Minnesota Devil's Kettle Falls

Minnesota’s Devil’s Kettle Falls which located on the North Shore of Lake Superior has been puzzling hikers and geologists for generations. At the falls, along Lake Superior’s north shore, a river forks at a rock outcropping. While one side tumbles down a two-step stone embankment and continues on like a normal waterfall, however, the other side vanishes into a deep hole and disappears. There’s been speculation that the underground river ends up somewhere along the shore of Lake Superior (about 1.5 miles away), but it has never been determined where exactly.

One theory has the river following a large fault located somewhere in the lower bedrock. But this is unlikely since it would have to be extremely large to allow for so much water to flow through it. It would also have to be precisely oriented toward the lake. And there’s never been any evidence of such a fault found in the area.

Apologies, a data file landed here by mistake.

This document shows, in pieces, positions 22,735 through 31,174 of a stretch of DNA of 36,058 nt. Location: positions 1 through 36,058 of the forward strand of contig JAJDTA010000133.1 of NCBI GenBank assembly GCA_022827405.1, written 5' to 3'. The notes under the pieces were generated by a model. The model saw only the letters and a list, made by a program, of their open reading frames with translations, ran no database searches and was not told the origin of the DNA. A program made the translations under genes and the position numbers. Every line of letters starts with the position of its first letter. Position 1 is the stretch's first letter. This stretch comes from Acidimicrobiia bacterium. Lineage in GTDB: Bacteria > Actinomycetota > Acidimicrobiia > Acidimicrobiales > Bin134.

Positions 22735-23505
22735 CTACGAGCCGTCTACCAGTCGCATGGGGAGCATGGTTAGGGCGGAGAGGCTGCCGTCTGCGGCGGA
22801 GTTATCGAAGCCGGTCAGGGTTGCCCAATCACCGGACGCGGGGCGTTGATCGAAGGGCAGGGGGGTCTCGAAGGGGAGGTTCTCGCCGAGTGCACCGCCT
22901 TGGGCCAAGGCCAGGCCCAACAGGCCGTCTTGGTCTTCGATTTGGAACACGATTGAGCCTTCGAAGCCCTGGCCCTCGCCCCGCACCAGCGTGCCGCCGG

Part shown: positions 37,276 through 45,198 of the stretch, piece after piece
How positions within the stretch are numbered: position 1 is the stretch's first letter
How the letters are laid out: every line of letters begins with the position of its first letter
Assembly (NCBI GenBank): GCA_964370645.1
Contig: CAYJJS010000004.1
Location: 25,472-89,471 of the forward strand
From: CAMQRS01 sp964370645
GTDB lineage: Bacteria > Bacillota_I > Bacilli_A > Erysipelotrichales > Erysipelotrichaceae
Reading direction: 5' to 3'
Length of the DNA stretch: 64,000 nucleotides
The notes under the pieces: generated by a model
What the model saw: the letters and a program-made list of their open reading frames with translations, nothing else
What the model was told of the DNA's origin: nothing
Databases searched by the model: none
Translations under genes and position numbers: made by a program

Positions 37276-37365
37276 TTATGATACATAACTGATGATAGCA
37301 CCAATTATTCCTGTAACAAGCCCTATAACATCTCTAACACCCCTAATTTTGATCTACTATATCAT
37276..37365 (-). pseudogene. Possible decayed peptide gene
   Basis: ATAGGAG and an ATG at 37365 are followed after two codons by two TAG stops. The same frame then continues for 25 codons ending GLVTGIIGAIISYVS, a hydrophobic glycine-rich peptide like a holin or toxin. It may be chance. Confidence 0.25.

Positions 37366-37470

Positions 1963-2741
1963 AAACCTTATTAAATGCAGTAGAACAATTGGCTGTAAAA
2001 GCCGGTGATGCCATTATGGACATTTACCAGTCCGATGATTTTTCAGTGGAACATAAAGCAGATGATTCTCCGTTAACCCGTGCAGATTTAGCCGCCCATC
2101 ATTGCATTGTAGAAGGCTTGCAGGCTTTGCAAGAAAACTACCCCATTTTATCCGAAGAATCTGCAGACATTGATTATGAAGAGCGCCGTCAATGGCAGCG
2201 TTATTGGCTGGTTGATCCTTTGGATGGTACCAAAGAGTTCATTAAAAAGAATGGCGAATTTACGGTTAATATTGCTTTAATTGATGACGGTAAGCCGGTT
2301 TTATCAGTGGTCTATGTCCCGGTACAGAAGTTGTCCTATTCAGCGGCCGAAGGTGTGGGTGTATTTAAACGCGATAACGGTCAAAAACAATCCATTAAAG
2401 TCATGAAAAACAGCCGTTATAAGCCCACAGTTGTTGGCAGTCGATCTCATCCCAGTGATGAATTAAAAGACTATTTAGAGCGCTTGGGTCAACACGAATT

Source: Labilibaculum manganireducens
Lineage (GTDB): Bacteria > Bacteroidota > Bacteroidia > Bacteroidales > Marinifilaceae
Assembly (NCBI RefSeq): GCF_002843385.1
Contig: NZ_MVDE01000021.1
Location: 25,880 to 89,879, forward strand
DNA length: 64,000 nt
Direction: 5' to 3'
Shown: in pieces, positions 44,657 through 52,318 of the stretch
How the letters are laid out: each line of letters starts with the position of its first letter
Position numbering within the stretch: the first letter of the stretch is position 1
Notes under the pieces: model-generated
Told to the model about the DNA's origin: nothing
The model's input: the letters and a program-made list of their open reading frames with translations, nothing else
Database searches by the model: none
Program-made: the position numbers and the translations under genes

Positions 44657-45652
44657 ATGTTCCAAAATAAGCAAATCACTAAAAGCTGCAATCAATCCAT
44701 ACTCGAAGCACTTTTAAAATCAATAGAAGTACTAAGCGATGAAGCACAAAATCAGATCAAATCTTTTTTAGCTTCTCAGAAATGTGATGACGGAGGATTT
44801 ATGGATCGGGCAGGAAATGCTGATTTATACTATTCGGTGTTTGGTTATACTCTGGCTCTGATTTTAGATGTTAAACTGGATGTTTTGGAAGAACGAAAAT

Another theory is that a lava tube formed a billion years ago when the rocks first solidified. Lava tubes can be found in Hawaii where fresh basalt is created by the islands’ volcanoes. The problem with this theory, according to geologist John C. Green, is that the rock at Devil’s Kettle waterfalls isn't basalt - it's rhyolite, and lava tubes never form in rhyolite.

Over the years, people have tried to figure it out by throwing logs, colored dyes, and even ping-pong balls into Devil’s Kettle in hopes of seeing signs of them show up along the lakeshore. But none ever has, and where it all ends up remains a mystery.

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Minnesota Devil's Kettle Falls Minnesota Devil's Kettle Falls Reviewed by Tripzibit on 02:54 Rating: 5

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